The Future of Space Exploration: Solutions to Earthly Problems

2007-May-1 Supriya Chakrabarti hosted this conference at Boston U in April 2007 to study the next 50 year in space. You'll have heard of some of the speakers: President A.P.J. Abdul Kalam of India, Freeman Dyson, John Mather, Astronomer Royal Martin Rees. I was impressed, so I cashed in my frequent-flier miles and headed to Boston.

Fun fact: Will, Chris, Peter Hays, and I discussed over lunch: There are two ways to make money in space, remote sensing, and communication. Communication is an old boy's. That leaves remote sensing.

Following the symposium, Sesh Velamoor of Foundation For the Future led a workshop to condense a vision. Will Marshall, now CEO of Planet edited the result: Surviving and Thriving in the Next 50 Years of Space Exploration: Leading scholars gather on 50th anniversary of Sputnik. This document identifies 5 objectives that need to be addressed soon if our optimistic vision for a prosperous future is to come about.

It's worth reviewing every few years to see how we're doing.

Below are the 5 objectives. My commentary is on the right.

1. Space Governance. In anticipation of emerging space activities, a system of laws, regulations and agreements are needed in space. Particular areas that need addressing include:
(1) prohibiting space weapons;
(2) managing traffic of space vehicles to avoid collisions and ensure uninterrupted satellite services;
(3) managing the global environment and security; and
(4) enabling and encouraging private and national space utilization.
A launch vehicle is only part of the story. Niche products like RocketCam give small companies a foodhold in space. Private habitats and personal satellites are not far away.
All spacefaring nations have already signed The Outer Space Treaty and Convention on Liability.
New guidelines from COPUOS say, "Avoid intentional destruction and other harmful activities." (like China's ASAT test)
Communication, GPS, and weather satellites are required for a healthy global community.
Environment = climate change. Security = military reconnaissance and communication.
Tomorrow's players could be private companies, transnational NGOs, or ambitious individuals, not just today's nations.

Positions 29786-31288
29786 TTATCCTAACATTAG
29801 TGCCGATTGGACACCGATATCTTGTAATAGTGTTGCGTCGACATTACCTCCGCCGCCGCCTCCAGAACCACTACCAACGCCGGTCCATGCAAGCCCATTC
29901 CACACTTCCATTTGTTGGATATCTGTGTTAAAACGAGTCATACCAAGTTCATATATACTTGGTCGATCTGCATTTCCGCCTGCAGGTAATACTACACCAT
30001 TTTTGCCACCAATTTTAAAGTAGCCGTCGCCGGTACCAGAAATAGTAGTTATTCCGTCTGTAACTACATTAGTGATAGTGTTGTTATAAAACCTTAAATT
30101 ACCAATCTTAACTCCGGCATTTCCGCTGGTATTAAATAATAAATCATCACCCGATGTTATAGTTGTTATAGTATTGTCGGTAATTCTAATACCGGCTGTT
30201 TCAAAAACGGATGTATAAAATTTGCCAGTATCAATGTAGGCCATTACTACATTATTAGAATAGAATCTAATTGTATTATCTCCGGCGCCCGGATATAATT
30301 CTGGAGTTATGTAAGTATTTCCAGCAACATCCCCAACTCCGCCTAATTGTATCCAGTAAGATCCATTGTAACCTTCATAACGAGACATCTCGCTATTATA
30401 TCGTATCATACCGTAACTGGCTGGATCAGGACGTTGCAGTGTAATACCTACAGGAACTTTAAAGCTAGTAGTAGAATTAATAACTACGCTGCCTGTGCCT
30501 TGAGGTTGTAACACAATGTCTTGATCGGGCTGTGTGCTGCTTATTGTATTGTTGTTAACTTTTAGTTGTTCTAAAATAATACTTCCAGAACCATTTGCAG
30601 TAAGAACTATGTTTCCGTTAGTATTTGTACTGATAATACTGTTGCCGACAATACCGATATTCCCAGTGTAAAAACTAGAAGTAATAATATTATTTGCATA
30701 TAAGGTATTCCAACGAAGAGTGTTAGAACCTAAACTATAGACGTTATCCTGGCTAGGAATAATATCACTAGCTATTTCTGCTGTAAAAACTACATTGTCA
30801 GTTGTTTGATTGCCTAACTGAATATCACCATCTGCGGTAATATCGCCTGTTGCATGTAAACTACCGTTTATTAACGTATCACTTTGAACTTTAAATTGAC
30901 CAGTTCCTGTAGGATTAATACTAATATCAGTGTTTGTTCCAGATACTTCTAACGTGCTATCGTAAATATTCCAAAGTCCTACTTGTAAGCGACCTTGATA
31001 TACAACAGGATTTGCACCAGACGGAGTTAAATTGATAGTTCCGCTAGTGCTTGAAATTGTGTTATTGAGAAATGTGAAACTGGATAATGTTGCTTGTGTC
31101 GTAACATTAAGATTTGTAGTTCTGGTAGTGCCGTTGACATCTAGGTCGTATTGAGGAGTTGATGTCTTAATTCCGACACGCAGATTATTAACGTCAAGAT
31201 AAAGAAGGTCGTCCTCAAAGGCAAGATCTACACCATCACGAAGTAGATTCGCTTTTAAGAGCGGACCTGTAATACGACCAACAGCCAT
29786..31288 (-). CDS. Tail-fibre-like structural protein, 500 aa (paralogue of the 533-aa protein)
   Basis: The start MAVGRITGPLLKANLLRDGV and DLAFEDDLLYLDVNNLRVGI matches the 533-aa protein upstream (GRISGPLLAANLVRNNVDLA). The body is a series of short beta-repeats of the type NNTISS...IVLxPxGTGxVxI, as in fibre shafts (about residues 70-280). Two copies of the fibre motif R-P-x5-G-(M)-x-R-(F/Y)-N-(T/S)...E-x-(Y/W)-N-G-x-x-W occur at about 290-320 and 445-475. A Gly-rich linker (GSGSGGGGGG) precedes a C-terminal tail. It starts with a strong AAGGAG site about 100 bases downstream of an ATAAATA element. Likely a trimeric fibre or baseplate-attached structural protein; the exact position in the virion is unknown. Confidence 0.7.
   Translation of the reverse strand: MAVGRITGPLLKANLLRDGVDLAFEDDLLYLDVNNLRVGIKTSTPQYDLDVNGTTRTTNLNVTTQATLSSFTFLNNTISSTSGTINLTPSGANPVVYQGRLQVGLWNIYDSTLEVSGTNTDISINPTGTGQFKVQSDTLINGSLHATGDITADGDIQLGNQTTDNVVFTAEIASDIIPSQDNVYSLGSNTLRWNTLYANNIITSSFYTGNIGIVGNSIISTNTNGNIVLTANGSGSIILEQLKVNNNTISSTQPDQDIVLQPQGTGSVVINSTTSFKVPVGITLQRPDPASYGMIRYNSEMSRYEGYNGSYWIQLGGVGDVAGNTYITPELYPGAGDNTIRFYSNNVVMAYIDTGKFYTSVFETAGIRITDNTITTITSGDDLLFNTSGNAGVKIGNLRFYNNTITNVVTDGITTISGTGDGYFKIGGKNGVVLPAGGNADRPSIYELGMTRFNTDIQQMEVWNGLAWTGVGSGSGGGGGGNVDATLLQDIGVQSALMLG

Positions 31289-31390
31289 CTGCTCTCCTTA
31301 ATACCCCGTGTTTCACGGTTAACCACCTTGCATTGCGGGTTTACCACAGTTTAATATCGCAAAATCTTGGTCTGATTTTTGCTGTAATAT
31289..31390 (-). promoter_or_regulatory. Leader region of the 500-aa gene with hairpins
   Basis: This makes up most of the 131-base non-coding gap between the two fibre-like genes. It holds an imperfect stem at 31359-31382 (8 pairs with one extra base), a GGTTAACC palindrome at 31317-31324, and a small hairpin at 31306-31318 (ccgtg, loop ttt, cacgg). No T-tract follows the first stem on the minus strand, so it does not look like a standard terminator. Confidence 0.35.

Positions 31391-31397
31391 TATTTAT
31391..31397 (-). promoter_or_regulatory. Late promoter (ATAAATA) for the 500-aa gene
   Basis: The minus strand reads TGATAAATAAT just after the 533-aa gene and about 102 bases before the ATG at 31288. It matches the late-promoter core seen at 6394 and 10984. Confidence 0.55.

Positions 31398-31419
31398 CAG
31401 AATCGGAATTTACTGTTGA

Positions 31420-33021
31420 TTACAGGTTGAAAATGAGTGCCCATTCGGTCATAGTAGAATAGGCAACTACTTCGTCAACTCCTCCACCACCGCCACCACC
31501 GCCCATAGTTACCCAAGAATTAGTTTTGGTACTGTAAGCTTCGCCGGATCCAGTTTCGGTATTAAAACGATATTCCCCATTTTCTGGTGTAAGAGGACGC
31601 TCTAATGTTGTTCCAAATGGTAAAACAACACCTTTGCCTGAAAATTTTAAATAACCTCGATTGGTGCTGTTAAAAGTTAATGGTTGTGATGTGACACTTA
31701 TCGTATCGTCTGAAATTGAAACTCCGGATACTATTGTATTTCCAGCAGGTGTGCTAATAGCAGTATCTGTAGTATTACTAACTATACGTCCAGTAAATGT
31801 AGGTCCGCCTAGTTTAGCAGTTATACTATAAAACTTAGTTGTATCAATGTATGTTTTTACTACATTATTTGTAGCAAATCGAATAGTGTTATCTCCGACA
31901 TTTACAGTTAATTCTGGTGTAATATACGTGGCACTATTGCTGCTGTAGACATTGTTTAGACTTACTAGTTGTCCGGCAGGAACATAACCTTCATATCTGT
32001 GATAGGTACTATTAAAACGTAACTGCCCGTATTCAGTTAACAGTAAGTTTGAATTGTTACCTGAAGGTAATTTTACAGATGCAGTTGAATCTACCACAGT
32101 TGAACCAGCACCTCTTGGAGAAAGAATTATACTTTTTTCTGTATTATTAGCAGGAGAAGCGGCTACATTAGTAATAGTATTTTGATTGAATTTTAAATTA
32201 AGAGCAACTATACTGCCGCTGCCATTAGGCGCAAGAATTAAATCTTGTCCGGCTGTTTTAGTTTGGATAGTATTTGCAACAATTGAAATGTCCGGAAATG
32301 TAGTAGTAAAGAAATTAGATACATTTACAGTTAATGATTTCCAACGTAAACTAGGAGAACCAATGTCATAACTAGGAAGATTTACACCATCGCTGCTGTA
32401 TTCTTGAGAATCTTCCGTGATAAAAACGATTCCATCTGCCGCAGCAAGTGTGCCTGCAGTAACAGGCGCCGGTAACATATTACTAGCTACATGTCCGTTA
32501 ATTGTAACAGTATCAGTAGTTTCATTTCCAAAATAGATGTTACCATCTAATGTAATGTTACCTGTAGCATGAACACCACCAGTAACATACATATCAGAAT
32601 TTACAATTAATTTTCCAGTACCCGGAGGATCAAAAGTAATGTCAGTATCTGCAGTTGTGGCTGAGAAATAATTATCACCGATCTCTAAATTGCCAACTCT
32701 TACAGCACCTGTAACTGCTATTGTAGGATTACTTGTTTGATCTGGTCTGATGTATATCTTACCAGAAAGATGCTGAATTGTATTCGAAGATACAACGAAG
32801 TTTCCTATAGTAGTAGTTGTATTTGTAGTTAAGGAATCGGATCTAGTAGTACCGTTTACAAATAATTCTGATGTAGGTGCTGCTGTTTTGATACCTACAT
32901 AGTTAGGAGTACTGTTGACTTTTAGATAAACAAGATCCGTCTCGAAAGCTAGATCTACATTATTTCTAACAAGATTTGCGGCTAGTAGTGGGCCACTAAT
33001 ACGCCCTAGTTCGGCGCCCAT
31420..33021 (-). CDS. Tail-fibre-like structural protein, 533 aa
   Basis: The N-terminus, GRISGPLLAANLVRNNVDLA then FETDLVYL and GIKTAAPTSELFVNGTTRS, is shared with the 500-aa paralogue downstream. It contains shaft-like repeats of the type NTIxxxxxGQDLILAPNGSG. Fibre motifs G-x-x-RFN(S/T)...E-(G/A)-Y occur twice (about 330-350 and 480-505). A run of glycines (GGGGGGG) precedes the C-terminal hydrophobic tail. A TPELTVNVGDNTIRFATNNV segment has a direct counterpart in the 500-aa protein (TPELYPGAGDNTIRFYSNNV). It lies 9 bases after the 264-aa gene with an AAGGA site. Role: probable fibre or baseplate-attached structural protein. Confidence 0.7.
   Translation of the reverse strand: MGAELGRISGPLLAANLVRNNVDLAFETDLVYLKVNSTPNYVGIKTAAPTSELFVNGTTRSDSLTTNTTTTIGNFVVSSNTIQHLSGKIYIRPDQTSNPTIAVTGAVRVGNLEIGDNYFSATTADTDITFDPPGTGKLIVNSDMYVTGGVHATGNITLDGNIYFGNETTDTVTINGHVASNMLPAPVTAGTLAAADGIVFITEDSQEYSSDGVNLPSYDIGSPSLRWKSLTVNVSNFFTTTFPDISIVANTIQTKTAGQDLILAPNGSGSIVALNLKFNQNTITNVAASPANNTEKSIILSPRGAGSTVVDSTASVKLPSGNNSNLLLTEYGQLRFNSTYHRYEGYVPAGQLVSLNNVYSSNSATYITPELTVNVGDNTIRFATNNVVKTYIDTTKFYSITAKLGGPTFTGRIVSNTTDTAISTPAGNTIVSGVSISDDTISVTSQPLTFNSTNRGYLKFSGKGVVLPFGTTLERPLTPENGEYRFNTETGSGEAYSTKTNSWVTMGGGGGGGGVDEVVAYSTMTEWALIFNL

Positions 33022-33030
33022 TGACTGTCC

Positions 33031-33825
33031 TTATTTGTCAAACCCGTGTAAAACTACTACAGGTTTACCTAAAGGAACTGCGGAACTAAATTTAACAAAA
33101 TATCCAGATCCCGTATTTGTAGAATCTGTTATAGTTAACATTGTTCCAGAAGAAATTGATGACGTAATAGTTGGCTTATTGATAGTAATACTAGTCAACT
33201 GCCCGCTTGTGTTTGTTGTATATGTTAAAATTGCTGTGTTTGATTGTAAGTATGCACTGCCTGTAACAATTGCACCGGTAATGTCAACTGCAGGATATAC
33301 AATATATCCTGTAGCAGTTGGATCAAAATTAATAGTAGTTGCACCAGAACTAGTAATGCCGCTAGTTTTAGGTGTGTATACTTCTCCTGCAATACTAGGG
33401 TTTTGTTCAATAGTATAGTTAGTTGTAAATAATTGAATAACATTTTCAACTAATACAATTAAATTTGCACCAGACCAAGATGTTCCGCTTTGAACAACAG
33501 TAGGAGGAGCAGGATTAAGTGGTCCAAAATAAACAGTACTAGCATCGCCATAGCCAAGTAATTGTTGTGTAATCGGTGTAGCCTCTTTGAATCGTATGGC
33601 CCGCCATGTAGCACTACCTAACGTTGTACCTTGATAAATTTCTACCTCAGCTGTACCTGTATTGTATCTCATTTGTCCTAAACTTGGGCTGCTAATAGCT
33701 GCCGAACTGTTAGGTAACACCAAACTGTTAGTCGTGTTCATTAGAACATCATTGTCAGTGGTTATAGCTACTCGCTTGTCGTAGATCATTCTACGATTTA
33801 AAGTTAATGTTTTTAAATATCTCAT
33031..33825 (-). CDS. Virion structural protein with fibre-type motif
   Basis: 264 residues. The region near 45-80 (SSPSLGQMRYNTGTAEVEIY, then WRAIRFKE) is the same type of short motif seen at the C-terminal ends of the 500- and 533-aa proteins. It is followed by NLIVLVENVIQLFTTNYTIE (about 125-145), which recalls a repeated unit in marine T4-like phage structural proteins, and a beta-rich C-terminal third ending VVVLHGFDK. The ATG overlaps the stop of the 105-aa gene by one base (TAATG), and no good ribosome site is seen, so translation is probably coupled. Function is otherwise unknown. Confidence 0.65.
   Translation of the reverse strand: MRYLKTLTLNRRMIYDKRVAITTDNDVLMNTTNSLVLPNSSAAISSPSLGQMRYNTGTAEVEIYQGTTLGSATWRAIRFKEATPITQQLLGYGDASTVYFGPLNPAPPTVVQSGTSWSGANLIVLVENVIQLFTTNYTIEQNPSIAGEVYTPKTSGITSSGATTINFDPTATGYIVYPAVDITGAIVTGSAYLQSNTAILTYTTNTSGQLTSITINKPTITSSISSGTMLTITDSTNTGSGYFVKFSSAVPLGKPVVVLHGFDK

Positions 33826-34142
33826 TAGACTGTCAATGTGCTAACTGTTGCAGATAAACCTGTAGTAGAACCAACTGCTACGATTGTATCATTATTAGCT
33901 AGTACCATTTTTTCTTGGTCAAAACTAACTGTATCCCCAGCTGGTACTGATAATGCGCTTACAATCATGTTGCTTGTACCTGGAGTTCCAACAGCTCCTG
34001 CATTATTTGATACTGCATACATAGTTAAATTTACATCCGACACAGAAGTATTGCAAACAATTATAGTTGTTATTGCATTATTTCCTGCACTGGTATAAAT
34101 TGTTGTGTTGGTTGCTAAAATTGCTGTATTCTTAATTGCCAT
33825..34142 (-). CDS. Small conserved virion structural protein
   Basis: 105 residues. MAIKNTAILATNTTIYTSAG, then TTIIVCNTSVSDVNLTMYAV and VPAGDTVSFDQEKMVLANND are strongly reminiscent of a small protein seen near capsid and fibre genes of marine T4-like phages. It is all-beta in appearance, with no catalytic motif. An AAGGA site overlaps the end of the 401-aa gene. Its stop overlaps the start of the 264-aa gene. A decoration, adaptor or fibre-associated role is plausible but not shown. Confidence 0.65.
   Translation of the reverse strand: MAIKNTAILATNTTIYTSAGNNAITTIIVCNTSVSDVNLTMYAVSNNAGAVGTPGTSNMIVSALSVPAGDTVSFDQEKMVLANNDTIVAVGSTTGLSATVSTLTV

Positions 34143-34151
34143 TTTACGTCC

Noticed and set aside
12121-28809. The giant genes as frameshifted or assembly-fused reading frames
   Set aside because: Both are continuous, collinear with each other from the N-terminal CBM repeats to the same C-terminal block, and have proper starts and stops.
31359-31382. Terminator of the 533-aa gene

2. Public participation. To ensure the long-term sustainability of human endeavors in space, the public can be, and should be, directly integrated with space missions. We would like more communication of the benefits of space exploration to society, emphasizing that survival is the foremost incentive, both in terms of space providing knowledge of our environment and natural disasters, and through the potential of self-sustaining settlements off our home planet.
Outreach is out, Marketing is in.
Chat with the ISS by HAM radio.
Remote sensing is essential to understanding global warming, and to doing anything about it. Canadians acknowledge the scientific evidence of global warming. Americans, less so.
Historically, isolated populations of fewer than 1,000,000 people have not advanced. Lifting that many people off the planet is impractical, so social as well as technological advances will be needed.
3. Resources and Energy. Material resources, energy sources and other sources of economic value in space need to be developed. These assets have the potential to improve the quality of life on Earth, and will require the development of new space technologies and infrastructure.
The superpowers are worried about a Lunar land grab. Fusion with He3 (harvested from the moon) doesn't break even yet, but that's not the only way to harvest extra energy for Earth. Or, more likely, energy to make robots that make more robots.
Strip-mine the Moon? You bet! If you're careful, you wouldn't even see it from Earth.
4. Biotechnology. The coming biotechnology revolution that will change the health and survival capabilities of the human race should be fully exploited. Developments in biotech may allow humans to live in space without harmful effects of space radiation or bone degradation. This will have profound effects on the limits of human experience and our presence in the solar system.
Ionizing radiation damages DNA, and fixing it is a hard error-correction problem. Maybe astronauts will have to gargle stem cells, or maybe space residents will be highly engineered versions of today's humans.
5. Strategy. We believe that a 50-year global vision should be developed that can provide guidance for the future of human endeavors in space. Concurrently, a 10-year horizon rolling plan, considering the needs of all peoples, is necessary to ensure sustainable progress towards the longer-term goals. We urge development of suitable mechanisms for this that could involve the world's space agencies.
Stakeholderss (like governments) resist making long-term commitments with incomplete information. I envision a process that creates a forum for cooperation, rather than a governance body. A 10-year plan, reviewed and extended every 3 years, seems about right. If you want to put a power station on the moon in 10 years, you put it in the plan. This lets speculators start to develop technologies that they know you'll need in 8 years.
It will be tempting for today's space players -- scientists, space agencies, aerospace companies -- to make a power grab to control this vision. But the vision won't mean much unless it benefits everyone who has a stake in space. And that's everyone. The Space Generation Advisory Council is a peoples' representative to COPUOS. But small nations, NGO's, and companies should also participate by bridging gaps in larger players' visions. I call this the Gold Rush Model -- more on that later.